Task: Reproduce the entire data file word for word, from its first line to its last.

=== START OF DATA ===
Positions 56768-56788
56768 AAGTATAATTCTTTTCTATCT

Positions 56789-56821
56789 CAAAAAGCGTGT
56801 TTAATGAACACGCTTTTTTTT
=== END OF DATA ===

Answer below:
Positions 56768-56788
56768 AAGTATAATTCTTTTCTATCT

Positions 56789-56821
56789 CAAAAAGCGTGT
56801 TTAATGAACACGCTTTTTTTT